) corroborates the need for Met1 removal. Therefore, as the presence of HisTag did not affect the overall synthetic activity (Table 1), we further assessed whether the N-terminal sequence of rhGFAT2-his was intact. The peptide fingerprint suggests that Met1 was properly removed from rhGFAT2-his, as observed in the coverage of the detected peptides (Fig. S3A), which was confirmed by the fragmentation pattern of the N-terminal peptide 2-CGIFAYMNYRVPR-14 (Fig. S3B). Thus, the reduced activity of rhGFAT2-his cannot be explained by alteration in primary protein sequence.
      We then monitored the release of glutamic acid during Gln hydrolysis. We observed that hGFAT2-his is able to hydrolyze Gln even in the absence of Fru-6P, but the presence of this phosphorylated monosaccharide increases four times the kcat of aminohydrolysis reaction (Table 2). The kinetic curves show a large increase in the Gln hydrolysis’ rate promoted by Fru-6P (Fig. S2B). Despite the kcat of aminohydrolyzing activity being in the same order of magnitude of synthetic activity (around 0.03 min−1), the isomerase activity exhibits a 10-time higher kcat (0.322 min−1), and a KM of 0.711 mM for the sugar (Table 2). In contrast to aminohydrolysis, the analysis of the isomerase activity curves in the presence of increasing concentrations of Gln indicates that hGFAT2-his performs the isomerization of Fru-6P to Glc-6P even in high concentrations of this amino acid (Fig. S2C), suggesting that part of the ammonia released from Gln hydrolysis is not used for GlcN-6P synthesis.
      To confirm the unproductive hydrolysis of Gln, we used nuclear magnetic resonance (NMR) to directly monitor the complete rhGFAT2-his activity (Fig. 2A). 1D 1H spectra were acquired by incubating equimolar amounts (3 mM) of Gln and Fru-6P in the presence or absence of rhGFAT2-his (Fig. S4, AB). As expected, we observed the consumption of both Gln (reduced peaks at 2.15 and 2.48 ppm, corresponding to Hβ and Hγ, Fig. 2B) and Fru-6P (reduced peaks at 4.25 and 4.17 ppm, corresponding to H1 and H3, Fig. 2C) concomitantly with the generation of Glu (increased peaks at 2.07 and 2.36 ppm, corresponding to Hβ and Hγ, Fig. 2B) and αGlcN-6P (increased peaks at 5.42 and 4.062 ppm, corresponding to H1 and H6, Fig. 2C). We also noticed that peaks from both Glc-6P anomers increased during the reaction time course (5.23, 3.28, 3.52, and 4.00 ppm corresponding to αH1, βH2, βH3, and βH4, respectively, Fig. 2C). The H1 from β-sugars was not detected, probably due to distortion of the spectra by the water suppression at 4.70 ppm. However, TOCSY spectrum at t = 84 h exhibits the correlation signals among H1, H2, and H3 from βGlc-6P (4.65, 3.28, and 3.52 ppm, respectively, Fig. S4C). The TOCSY spectra also exhibit the correlation signals among Hα, Hβ, and Hγ from both Gln and Glu (Fig. S4C). Although close to the noise, the correlation signals between H1 and H3 from αGlcN-6P (5.42 and 3.93 ppm, respectively) and among H1, H3, and H5 from αGlc-6P (5.23, 3.75 and 3.92 ppm, respectively) were also observed (Fig. S4C, insert). The αH1 signal from Glc-6P is present in a proportion of 1:2.5 relative to αH1 of GlcN-6P measured in 1D 1H spectra, showing that rhGFAT2 partially acts as an isomerase even at equimolar concentrations of both substrates, corroborating the isomerase kinetics data. We did not observe spontaneous isomerization from Fru-6P to Glc-6P, spontaneous hydrolysis of Gln or GlcN-6P formation in the absence of the enzyme (Fig. S4B), and the oxidation of DTT (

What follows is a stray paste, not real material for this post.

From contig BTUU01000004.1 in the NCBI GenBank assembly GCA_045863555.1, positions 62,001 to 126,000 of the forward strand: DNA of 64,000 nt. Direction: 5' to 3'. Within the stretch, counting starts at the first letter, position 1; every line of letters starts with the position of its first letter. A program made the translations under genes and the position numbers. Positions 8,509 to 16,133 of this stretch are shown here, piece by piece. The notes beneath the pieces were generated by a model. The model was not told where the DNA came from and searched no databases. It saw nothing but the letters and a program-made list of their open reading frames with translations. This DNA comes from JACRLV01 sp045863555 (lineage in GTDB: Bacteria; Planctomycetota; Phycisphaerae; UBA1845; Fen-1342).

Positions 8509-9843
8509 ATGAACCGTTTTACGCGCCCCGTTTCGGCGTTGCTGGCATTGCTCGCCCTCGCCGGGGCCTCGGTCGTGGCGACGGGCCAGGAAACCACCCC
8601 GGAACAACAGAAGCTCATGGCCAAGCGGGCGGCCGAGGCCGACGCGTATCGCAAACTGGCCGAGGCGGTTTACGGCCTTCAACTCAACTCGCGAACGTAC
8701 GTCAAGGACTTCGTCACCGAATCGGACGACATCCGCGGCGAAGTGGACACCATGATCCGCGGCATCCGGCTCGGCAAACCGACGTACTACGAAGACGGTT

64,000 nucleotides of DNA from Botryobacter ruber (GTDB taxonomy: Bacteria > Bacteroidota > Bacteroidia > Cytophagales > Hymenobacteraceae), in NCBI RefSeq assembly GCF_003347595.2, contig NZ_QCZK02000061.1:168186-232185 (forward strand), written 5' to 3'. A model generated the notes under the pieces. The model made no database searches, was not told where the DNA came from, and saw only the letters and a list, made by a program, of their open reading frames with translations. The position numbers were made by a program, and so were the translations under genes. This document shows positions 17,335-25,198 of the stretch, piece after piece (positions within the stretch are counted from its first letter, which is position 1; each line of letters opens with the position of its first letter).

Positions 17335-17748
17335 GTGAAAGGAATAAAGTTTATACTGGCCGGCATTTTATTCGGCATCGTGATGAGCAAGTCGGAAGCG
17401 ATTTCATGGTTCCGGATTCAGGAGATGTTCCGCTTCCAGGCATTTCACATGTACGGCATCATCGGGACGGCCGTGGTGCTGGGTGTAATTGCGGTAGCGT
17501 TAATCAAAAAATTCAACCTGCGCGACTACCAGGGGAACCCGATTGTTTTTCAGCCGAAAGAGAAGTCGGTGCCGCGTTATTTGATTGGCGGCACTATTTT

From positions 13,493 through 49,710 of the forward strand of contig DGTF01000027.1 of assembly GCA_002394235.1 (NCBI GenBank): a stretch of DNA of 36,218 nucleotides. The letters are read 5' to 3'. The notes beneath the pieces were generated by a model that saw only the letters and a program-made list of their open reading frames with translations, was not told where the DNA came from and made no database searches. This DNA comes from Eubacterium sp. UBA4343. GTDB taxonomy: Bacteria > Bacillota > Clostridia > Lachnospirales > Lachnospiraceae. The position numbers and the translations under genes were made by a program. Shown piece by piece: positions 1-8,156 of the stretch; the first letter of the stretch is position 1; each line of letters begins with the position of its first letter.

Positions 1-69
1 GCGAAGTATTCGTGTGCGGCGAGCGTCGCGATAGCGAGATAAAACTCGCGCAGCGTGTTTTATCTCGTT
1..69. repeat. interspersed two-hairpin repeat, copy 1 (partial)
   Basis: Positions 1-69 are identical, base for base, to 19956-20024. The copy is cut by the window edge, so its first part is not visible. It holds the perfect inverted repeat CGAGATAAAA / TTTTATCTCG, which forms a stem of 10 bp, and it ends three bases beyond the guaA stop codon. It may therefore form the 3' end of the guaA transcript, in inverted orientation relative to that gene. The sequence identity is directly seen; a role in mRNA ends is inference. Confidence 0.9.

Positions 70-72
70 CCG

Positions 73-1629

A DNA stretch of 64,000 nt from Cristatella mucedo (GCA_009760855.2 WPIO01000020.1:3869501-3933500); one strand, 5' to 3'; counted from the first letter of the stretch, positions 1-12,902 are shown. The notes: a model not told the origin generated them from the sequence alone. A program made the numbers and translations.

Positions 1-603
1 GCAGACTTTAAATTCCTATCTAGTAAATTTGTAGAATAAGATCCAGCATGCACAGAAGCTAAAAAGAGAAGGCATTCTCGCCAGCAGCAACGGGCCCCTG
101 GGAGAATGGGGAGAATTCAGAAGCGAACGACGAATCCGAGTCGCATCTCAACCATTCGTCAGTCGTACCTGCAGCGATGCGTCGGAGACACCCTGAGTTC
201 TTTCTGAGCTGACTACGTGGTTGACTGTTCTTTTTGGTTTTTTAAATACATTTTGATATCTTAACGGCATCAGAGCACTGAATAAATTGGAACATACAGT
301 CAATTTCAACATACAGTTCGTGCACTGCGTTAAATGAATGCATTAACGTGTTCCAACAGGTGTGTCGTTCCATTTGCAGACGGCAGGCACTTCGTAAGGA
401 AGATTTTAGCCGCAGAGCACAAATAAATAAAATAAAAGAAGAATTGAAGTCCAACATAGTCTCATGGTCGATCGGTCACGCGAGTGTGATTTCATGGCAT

• Kre¸żel A.
      • Leśniak W.
      • Jeżowska-Bojczuk M.
      • Młynarz P.
      • Brasuñ J.
      • Kozłowski H.
      • Bal W.
      Coordination of heavy metals by dithiothreitol, a commonly used thiol group protectant.
      ) was the only alteration in 1D 1H spectrum observed in the absence of the enzyme (Fig. S4B).
      Figure thumbnail gr2
      Figure 2Exploring PGI-like activity of rhGFAT2. A, reaction scheme of complete GFAT reaction. BC, time course of rhGFAT2-his reaction in presence of Gln and Fru-6P (both at 3 mM) in 50 mM deuterated phosphate buffer pH 7.4 with 1 mM DTT at 25 °C, monitored by 1H NMR spectroscopy. The times at which spectral data were acquired refer to the addition of rhGFAT2-his (100 μg) as t = 0 h. B, region of 1H NMR spectra detailing Gln and Glu peaks. C, region of 1H NMR spectra detailing Fru-6P, Glc-6P, and GlcN-6P peaks. D, isomerization of Fru-6P in Glc-6P catalyzed by rhGFAT2-his or rhGFAT2 without (w/o) HisTag assessed either in the absence (black bars) or in presence (gray bars) of Gln. E, ammonia release from Gln, catalyzed by rhGFAT2-his (black circles) and rhGFAT2 without (w/o) HisTag (black squares). The enzyme was incubated with increasing amounts of Gln until 10 mM, and with fixed Gln at 10 mM and variable concentrations of Fru-6P as indicated.